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SR-22 insurance explained
An SR-22 is a document that proves you carry the minimum car insurance required by your state. It is sometimes referred to as a "certification of financial responsibility." An SR-22 is normally required in order to restore a suspended license after a violation. Though you may have heard an SR-22 referred to as “SR-22 insurance,” it isn’t an insurance policy.
To make matters even more confusing, some insurance companies use the phrase “SR-22 insurance” as shorthand. An SR-22 is a certificate — a piece of paper or electronic document — your insurance company files on your behalf with the state after your license has been suspended.
Not everyone needs an SR-22. You might need to procure an SR-22 if you're found guilty of a serious traffic violation. Keep reading to learn more about how to find the best SR-22 insurance for you.
- Drivers with a suspended license due to a serious violation often require an SR-22.
- SR-22s are documents attached to your insurance policy proving you carry the state minimum required coverage.
- Car insurance companies file SR-22s for policyholders, though this process may incur a fee.
When do you need an SR-22 form?
Drivers with serious infractions on their record, including drivers with a suspended license, will likely require that an SR-22 form be attached to their car insurance policy. This form is typically ordered by a judge. However, if you're not sure whether you need an SR-22, below we list common reasons the form may be required:
- DUI or DWI conviction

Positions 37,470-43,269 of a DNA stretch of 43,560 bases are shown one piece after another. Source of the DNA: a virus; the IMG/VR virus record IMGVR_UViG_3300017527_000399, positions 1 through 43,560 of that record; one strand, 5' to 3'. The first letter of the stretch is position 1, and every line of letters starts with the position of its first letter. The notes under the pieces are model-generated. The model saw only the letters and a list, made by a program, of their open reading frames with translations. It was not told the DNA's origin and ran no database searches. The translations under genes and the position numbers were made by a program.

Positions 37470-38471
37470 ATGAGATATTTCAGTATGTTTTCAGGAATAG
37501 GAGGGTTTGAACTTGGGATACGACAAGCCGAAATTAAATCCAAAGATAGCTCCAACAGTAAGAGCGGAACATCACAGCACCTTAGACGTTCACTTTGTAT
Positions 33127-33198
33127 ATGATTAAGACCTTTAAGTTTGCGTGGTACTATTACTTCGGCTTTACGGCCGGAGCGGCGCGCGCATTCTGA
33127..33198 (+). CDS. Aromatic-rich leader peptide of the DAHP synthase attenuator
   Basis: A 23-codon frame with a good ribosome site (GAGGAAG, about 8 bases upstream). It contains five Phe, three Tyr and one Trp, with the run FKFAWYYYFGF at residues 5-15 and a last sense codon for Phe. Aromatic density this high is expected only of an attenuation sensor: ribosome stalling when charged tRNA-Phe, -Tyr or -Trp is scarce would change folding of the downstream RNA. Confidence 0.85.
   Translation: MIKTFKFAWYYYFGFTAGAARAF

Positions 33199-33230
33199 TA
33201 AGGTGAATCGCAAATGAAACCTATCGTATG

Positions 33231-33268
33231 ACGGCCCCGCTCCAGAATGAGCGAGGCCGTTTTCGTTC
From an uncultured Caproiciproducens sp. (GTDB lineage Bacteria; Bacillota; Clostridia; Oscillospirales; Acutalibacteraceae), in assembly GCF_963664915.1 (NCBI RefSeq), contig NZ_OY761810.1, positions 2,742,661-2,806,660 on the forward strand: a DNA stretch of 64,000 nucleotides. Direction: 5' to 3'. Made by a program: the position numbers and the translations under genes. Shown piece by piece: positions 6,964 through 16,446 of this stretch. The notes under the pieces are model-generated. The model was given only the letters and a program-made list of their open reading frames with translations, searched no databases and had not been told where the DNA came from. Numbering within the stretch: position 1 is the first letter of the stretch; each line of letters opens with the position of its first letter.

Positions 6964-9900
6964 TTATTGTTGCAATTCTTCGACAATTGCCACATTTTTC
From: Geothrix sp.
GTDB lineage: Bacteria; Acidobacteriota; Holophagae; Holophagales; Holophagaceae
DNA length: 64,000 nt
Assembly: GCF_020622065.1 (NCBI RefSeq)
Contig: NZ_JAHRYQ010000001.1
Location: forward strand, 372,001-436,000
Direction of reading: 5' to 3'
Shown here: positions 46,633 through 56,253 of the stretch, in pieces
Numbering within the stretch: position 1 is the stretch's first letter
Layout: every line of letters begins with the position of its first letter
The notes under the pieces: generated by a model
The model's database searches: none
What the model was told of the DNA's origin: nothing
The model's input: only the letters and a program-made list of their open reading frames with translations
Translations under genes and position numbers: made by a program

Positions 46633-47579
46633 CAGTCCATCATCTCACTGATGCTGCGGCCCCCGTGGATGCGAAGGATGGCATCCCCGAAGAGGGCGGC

- Ticket for driving without insurance
- Serious car accident
- Suspended or revoked license
- Too many points on your license
If you are charged with any of these infractions, it will likely be very clear on your paperwork (or explained by a judge) that you must now hold an SR-22. Most states issue SR-22s if you are charged with any of the above infractions, but not all. Follow the requirements set by the state you were required to file the SR-22.
SR-22s and insurance: what's next?
Most states only require drivers to hold an SR-22 for three years, as long as they steer clear of major moving violations during that period.
If you already have car insurance but need to add an SR-22, simply call your insurance company and request they file the paperwork for you. Most states require your car insurance company to file the SR-22 directly. If your current car insurance company isn't willing to file the SR-22 for you, you may need to find a new auto insurance provider.
If you’re shopping for car insurance, be aware that your insurance policy may need to meet some extra requirements. Attention to detail is critical when looking for the best SR-22 car insurance, as some insurance companies charge an additional fee to file an SR-22.
How much does an SR-22 cost?
Filing for an SR-22 is relatively inexpensive. Most insurance companies will charge a filing fee of $15 to $35. The primary cost is associated with the car insurance consequences of an SR-22. To an insurer, a driver with an SR-22 — or a driver in need of one — is riskier than one without. If you’re a high-risk driver, you'll pay more based on that predicted risk.
Assuming you need an SR-22 because of a common driving violation, your premium increase could range from $348 to $1,218 per year.
|Accident/Violation||Average Annual Premium||Increase vs. Clean Record|
|Speeding 21 - 25 MPH Over Limit||$1,775||$348|
|At-Fault Accident - Greater Than $2,000||$2,115||$687|